Technology can solve the energy market crisis

Energy provision will be simplified to the point where 'grandma' can supply energy to her home with a few easy clicks, says UrbanChain's Chief Commercial Officer Dr Mo Hajhashem

Technology Can Solve The Energy Market Crisis

Does technology offer any solutions when it comes to fixing the broken energy market?

The answer to this question is yes.

If you’ve read a reputable news title or scanned social media in the past 12 months you will know that the market is in chaos.

Brexit, Covid and the invasion of Ukraine by Russia are three highly disruptive global events that are massively affecting the energy market.

Around 39% of the EU's required gas comes from Russia. That supply is fading away, and is pushing prices higher - and higher.

And this is just gas.

Complex centralised model

Another problem facing us has been rumbling along for much longer.

It is about how we run the market. For many years we have had a centralised and bureaucratic system to guarantee the security of energy supply.

The common practice is that energy companies contract renewable power, sell them to the wholesale market and buy back their required shape to avoid the intermittency risk of renewables.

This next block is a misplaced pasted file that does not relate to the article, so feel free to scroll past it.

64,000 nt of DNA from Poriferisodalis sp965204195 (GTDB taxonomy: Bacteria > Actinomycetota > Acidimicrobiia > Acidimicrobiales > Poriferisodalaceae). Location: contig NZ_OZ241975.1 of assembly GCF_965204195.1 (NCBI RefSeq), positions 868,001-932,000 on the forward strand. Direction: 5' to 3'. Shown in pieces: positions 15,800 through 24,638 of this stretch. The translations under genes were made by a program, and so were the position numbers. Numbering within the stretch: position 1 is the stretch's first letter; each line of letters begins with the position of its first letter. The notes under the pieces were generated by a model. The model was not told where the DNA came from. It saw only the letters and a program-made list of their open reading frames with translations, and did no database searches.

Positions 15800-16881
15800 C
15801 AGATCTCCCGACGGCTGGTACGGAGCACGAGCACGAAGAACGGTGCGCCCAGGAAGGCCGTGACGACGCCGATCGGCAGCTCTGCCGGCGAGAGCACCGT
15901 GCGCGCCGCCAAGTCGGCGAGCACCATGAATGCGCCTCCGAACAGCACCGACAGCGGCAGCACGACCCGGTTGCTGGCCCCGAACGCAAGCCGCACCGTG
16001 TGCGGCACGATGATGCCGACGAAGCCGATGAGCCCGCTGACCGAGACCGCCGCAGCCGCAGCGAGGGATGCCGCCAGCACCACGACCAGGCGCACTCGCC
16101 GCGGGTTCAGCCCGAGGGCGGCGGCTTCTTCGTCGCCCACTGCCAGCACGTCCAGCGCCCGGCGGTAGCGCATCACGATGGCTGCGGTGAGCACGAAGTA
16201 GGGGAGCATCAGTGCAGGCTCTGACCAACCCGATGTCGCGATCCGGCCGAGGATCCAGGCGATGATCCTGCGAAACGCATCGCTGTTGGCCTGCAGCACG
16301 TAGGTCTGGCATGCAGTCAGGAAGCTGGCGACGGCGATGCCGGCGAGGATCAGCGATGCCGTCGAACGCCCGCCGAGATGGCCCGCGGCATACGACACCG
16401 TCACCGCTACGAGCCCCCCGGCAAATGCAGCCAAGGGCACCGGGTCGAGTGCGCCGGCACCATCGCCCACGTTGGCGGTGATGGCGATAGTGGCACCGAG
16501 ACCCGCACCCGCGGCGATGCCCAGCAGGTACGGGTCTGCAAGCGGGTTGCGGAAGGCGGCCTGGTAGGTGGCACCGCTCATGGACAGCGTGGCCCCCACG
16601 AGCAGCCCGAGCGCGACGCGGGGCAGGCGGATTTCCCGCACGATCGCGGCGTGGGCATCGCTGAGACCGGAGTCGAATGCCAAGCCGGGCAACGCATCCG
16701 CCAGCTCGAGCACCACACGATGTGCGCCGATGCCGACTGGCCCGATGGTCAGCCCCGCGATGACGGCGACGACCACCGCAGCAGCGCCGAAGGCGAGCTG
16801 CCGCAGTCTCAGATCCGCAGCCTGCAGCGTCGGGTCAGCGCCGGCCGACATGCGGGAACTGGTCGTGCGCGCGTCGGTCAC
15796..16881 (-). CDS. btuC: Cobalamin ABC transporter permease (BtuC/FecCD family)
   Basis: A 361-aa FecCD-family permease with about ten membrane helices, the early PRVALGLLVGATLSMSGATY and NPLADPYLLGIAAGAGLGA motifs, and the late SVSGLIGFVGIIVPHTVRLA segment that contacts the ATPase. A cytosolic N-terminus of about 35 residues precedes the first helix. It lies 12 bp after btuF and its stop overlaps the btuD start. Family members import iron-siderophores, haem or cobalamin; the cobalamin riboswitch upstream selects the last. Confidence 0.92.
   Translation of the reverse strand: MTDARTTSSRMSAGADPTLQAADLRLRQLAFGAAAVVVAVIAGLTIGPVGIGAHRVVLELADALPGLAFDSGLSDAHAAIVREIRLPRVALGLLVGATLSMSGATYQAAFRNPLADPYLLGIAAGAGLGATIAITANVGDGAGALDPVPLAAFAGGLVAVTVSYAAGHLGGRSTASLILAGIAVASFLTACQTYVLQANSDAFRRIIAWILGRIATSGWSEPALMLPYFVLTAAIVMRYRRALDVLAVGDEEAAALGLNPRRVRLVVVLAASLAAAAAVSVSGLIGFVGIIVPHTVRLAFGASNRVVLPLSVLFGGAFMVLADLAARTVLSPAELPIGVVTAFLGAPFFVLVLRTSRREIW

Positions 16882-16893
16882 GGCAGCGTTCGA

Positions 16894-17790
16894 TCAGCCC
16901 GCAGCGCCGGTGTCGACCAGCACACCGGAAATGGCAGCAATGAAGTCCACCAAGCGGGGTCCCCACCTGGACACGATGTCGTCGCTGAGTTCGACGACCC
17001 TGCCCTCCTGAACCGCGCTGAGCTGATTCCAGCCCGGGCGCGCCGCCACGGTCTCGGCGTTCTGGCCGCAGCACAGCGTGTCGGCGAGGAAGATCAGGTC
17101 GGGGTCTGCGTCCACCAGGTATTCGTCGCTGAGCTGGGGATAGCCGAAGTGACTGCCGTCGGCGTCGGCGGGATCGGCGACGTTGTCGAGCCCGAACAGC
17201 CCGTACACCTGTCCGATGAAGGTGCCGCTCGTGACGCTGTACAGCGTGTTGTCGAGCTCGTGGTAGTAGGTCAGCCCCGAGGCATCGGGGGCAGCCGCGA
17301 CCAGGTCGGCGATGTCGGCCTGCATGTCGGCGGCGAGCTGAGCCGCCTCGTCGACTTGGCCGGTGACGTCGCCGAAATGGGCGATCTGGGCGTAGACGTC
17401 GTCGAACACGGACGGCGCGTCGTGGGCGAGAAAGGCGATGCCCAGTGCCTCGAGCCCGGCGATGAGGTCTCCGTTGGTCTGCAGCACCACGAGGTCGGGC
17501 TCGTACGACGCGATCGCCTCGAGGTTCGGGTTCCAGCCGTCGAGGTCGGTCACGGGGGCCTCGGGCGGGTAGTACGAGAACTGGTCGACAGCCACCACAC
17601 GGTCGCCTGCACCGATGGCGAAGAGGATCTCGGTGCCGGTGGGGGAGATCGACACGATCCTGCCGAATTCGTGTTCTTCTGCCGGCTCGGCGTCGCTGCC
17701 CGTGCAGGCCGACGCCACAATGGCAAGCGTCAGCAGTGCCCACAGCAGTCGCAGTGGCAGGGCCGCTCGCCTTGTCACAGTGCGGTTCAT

Another issue with the way the market is managed is the buying of green certificates and attaching it to non-green power, which results in greenwashing of the power.

For the past five years UrbanChain has repeatedly stated that ‘renewables should not be tied to the gas markets’.

Green energy, sadly, is ‘strapped in’ to this antiquated centralised model and is subsequently priced as brown energy.

And this is why 'energy is becoming a luxury'.

The contract price of energy passed £500/MWh at one point in recent weeks, compared to the usual £50/MWh before all these disruptions two years ago.

Considering the price cap, most of our colleagues in the supply side of energy are under immense pressure to keep the ball rolling, with 28 respectable players having left the market.

A new energy price cap looms

From April 1 there will be a new energy price cap - the maximum amount that energy suppliers are permitted to charge per kWh of gas and electricity per year - which applies to domestic energy customers paying default tariffs.

In October 2021 the cap was £1,277 a year. A 54% rise - £693 increase - is now just around the corner with the cap to be set at £1,971 from April.

The prepayment meter tariff cap is going to be £708 higher at £2,017 and it is to potentially worsen with talk of a £3,000 price cap in 2023. That would put the prepayment tariff cap up to £370 per month.

Of late it has been close to impossible to secure a fixed rate energy tariff that's cheaper than the cap.

It remains to be seen whether suppliers will undercut the new cap from April 1 with cheaper fixed rate tariffs.

Untying renewable energy from centralisation

Renewable asset owners and investors always eye for higher returns and security of income through PPAs (Power Purchase Agreements).